Salvia splendens, also known as red Salvias, rank as one of the best flowering annuals, so this year, why not add Salvias to your flower beds, as a creative way to add a touch of oomph to your garden.
With summer truly upon us flowering bursts of brilliant red and dusty green foliage, will keep the heat alive well into autumn.
While Salvia splendens is commonly known as red Salvia, the funny thing is - they are actually available in various colours. Red is definitely the most popular, but if your heart desires or your garden plan demands, look out for burgundy, lavender, purple, salmon, white and even a red and white flower. Certainly something for everyone.
Salvia’s have a well deserved respect amongst gardeners. Not only do they make excellent borders to any size bed, they work well in mass plantings and also make an interesting addition to cut flowers for vases too. With a few trays of seedlings and minimal time, you can transform almost any area into a welcoming explosion of colour and charm.
Salvia splendens are reliable and easy to grow, requiring minimum care and “just enough” water. Salvias enjoy the direct sun which seems to enhance their rich red colour, although they do perform well in dappled shade areas too. These are plants of beauty and are especially popular with people who garden for pleasure. Adding to its popularity is the fact that they aren’t fussy to their growing conditions and in turn this makes them ideal to those living in townhouses or those of us who have barren spaces to fill, because you are almost instantly rewarded with magnificent colour.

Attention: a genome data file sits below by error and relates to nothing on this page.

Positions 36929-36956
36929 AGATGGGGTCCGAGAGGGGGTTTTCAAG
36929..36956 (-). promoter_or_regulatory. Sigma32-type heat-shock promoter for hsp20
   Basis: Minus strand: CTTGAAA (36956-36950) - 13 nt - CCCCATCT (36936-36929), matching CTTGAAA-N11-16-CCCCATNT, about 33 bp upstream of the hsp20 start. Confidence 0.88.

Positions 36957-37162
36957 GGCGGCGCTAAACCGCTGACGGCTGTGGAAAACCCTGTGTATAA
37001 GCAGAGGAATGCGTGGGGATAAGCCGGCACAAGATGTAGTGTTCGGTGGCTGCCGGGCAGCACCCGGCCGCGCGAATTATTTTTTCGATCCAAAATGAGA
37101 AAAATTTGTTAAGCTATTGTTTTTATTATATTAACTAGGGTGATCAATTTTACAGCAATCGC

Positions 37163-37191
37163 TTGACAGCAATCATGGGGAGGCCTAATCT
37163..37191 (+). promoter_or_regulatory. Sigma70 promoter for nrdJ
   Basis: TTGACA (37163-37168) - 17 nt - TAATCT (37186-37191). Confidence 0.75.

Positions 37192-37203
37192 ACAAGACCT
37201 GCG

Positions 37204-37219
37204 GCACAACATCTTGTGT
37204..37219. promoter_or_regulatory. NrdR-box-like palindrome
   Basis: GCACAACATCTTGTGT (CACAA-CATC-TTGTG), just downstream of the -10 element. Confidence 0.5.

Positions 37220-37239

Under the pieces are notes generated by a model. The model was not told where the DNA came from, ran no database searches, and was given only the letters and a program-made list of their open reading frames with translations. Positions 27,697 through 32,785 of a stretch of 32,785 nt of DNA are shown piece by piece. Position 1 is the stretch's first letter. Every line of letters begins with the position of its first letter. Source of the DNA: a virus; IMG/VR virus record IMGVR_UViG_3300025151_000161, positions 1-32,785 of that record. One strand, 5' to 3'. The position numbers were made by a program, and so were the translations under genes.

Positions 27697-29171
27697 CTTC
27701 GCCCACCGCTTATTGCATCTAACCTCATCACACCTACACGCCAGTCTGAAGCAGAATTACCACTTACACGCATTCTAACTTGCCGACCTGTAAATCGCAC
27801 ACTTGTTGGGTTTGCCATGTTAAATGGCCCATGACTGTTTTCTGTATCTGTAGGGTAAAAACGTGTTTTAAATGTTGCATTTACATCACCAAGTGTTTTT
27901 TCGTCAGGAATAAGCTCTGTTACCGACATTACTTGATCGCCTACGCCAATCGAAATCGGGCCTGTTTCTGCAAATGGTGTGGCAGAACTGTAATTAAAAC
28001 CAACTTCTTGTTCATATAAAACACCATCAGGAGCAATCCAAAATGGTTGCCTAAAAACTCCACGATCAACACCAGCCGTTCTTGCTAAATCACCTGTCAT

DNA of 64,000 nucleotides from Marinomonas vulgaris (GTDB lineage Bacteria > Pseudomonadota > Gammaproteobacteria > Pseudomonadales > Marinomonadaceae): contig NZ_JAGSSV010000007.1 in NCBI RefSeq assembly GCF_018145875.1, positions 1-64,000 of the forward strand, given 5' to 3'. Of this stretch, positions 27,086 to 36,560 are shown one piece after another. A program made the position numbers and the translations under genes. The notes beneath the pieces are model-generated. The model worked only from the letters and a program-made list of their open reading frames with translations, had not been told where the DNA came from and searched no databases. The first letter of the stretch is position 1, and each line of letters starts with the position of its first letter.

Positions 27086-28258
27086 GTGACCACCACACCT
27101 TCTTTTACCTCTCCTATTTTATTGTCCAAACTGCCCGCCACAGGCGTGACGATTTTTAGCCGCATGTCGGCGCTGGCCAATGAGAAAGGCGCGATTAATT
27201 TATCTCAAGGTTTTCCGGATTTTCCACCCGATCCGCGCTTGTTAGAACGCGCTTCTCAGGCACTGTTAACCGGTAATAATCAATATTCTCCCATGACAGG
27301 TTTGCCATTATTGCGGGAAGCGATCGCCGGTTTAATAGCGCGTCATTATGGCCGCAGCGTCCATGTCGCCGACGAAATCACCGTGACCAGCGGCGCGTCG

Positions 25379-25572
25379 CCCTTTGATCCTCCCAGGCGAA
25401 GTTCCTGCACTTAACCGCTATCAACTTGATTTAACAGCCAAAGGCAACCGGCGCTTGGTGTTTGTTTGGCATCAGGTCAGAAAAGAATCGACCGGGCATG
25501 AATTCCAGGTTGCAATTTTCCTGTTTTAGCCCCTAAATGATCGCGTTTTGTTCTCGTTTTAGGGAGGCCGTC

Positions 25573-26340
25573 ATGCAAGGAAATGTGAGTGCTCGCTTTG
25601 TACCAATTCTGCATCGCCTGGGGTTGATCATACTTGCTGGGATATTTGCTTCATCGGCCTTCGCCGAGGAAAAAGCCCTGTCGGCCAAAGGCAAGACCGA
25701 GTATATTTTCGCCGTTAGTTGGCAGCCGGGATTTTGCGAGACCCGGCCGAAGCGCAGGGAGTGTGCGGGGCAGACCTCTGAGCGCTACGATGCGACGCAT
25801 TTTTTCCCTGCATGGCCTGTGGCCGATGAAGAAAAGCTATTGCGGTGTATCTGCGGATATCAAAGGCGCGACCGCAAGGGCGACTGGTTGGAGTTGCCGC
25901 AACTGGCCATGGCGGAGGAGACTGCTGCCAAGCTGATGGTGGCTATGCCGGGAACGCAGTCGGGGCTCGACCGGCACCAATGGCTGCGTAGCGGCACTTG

Salvias flower for long periods, through summer and can even push through into autumn if one uses the deadheading technique. Deadheading is important after each flush of flowers as it encourages the plant to keep pushing out new buds. This also helps to keep the garden looking neat and prevents the plant from putting all of its energy into the flowers that are past their best.
Of the garden plants available, flowering annuals offer the most immediate rewards. Not only are Salvias’ a source of nectar and pollen, attracting butterflies, and bees into your garden, they delight the eye. On the down side, they are also loved by snails and slugs so keep an eye out for these critters.
When transplanting your seedlings bear in mind the following: the best time to transplant is in the cool of the day, late afternoon. Water your Salvia splendens while they are still in the seedling tray, this helps the soil to sick to the roots.
When removing the seedlings from the tray, press carefully from the bottom up, this helps to ensure that the root ball stays intact. Seedlings should be watered again the following morning. Salvias’ should be fertilized every four to six weeks.
One of the greatest pleasures of planting annuals is their versatility. They present themselves in a variety of different colours and forms, which means that there is a suitable plant for every position in the garden. One of the greatest reasons for growing annuals is that they are instantly rewarding. They grow with such abundance, that when you cut their blooms, they are hardly missed as tomorrow there will be more.
Whether your garden is small or even pocket sized, growing to roughly 60cm in height, Salvia Splendens’ add that something extra.